Background: Older adults get lost, in many cases because of recognized or incipient Alzheimer disease (AD). In either case, getting lost can be a threat to individual and public safety, as well as to personal autonomy and quality of life. Here we compare our previously described real-world navigation test with a virtual reality (VR) version simulating the same navigational environment.
Methods: Quantifying real-world navigational performance is difficult and time-consuming. VR testing is a promising alternative, but it has not been compared with closely corresponding real-world testing in aging and AD. We have studied navigation using both real-world and virtual environments in the same subjects: young normal controls (YNCs, n = 35), older normal controls (ONCs, n = 26), patients with mild cognitive impairment (MCI, n = 12), and patients with early AD (EAD, n = 14).
Results: We found close correlations between real-world and virtual navigational deficits that increased across groups from YNC to ONC, to MCI, and to EAD. Analyses of subtest performance showed similar profiles of impairment in real-world and virtual testing in all four subject groups. The ONC, MCI, and EAD subjects all showed greatest difficulty in self-orientation and scene localization tests. MCI and EAD patients also showed impaired verbal recall about both test environments.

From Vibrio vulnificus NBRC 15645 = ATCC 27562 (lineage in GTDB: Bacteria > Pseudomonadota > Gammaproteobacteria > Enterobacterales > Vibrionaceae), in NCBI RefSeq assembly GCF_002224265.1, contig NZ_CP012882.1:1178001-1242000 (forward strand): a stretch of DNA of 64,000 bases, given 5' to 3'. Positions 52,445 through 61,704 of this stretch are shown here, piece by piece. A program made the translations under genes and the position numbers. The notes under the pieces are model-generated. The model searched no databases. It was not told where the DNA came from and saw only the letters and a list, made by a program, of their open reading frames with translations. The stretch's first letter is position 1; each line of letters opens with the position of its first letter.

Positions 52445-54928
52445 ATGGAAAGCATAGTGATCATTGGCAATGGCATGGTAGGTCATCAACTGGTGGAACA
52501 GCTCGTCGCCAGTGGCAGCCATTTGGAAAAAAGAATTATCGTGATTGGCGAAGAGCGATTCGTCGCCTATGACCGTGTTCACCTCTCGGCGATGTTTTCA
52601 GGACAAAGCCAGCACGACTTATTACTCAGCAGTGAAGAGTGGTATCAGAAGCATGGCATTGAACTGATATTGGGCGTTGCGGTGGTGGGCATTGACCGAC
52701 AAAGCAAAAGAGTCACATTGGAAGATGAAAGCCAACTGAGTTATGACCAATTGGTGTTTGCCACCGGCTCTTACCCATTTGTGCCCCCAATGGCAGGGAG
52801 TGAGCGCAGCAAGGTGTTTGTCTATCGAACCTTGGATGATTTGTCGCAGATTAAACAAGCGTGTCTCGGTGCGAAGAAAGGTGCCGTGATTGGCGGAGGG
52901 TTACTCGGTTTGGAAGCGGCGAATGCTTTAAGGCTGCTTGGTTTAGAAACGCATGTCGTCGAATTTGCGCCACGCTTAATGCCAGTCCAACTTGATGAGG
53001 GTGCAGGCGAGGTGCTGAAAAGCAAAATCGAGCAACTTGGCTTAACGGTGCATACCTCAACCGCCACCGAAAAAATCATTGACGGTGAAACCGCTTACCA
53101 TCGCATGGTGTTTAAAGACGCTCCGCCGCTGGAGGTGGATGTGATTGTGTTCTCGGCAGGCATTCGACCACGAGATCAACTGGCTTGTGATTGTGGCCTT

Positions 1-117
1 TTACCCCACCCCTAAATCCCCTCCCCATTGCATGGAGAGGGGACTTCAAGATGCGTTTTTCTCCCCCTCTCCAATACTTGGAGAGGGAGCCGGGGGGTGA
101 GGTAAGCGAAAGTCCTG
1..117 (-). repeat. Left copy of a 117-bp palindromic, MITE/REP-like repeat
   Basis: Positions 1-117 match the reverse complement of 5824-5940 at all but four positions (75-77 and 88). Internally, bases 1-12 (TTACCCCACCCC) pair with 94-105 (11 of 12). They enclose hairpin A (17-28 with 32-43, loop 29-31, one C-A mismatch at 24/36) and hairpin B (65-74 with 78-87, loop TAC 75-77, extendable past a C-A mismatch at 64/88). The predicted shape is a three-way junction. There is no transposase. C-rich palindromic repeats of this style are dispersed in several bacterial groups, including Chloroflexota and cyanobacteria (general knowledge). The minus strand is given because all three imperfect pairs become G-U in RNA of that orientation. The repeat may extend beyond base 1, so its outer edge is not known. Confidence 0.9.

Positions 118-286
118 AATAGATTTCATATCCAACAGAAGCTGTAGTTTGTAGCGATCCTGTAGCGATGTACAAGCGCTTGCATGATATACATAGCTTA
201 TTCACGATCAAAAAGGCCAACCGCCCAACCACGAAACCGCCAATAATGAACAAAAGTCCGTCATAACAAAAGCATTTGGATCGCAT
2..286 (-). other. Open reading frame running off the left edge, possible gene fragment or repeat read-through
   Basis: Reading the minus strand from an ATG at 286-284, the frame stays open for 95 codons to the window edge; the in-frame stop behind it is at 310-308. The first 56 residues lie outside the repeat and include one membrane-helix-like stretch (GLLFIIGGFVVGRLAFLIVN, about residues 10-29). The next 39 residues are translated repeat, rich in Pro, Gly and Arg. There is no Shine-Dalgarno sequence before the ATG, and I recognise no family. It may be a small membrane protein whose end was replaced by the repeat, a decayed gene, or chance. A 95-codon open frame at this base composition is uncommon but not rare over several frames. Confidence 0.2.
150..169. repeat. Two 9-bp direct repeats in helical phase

Conclusions: Virtual environment testing provides a valid assessment of navigational skills. Aging and Alzheimer disease (AD) share the same patterns of difficulty in associating visual scenes and locations, which is complicated in AD by the accompanying loss of verbally mediated navigational capacities. We conclude that virtual navigation testing reveals deficits in aging and AD that are associated with potentially grave risks to our patients and the community.